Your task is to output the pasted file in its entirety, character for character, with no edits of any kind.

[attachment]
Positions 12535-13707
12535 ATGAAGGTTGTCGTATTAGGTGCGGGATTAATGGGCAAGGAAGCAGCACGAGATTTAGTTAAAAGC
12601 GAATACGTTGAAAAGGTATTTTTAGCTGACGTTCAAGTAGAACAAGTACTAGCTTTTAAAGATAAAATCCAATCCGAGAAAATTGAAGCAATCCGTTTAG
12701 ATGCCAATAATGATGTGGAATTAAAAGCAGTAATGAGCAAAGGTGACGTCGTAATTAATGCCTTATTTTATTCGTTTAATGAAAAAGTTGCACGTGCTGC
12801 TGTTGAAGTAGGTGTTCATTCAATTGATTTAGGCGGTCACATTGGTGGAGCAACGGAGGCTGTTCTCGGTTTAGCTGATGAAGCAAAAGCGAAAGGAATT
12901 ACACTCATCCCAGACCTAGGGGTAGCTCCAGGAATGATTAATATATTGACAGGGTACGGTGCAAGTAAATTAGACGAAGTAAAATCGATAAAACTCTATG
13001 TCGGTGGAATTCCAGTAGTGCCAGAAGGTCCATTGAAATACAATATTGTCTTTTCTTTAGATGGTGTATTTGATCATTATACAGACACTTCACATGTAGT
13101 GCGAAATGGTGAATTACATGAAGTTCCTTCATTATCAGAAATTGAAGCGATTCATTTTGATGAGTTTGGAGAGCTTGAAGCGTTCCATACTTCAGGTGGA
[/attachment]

Positions 12535-13707
12535 ATGAAGGTTGTCGTATTAGGTGCGGGATTAATGGGCAAGGAAGCAGCACGAGATTTAGTTAAAAGC
12601 GAATACGTTGAAAAGGTATTTTTAGCTGACGTTCAAGTAGAACAAGTACTAGCTTTTAAAGATAAAATCCAATCCGAGAAAATTGAAGCAATCCGTTTAG
12701 ATGCCAATAATGATGTGGAATTAAAAGCAGTAATGAGCAAAGGTGACGTCGTAATTAATGCCTTATTTTATTCGTTTAATGAAAAAGTTGCACGTGCTGC
12801 TGTTGAAGTAGGTGTTCATTCAATTGATTTAGGCGGTCACATTGGTGGAGCAACGGAGGCTGTTCTCGGTTTAGCTGATGAAGCAAAAGCGAAAGGAATT
12901 ACACTCATCCCAGACCTAGGGGTAGCTCCAGGAATGATTAATATATTGACAGGGTACGGTGCAAGTAAATTAGACGAAGTAAAATCGATAAAACTCTATG
13001 TCGGTGGAATTCCAGTAGTGCCAGAAGGTCCATTGAAATACAATATTGTCTTTTCTTTAGATGGTGTATTTGATCATTATACAGACACTTCACATGTAGT
13101 GCGAAATGGTGAATTACATGAAGTTCCTTCATTATCAGAAATTGAAGCGATTCATTTTGATGAGTTTGGAGAGCTTGAAGCGTTCCATACTTCAGGTGGA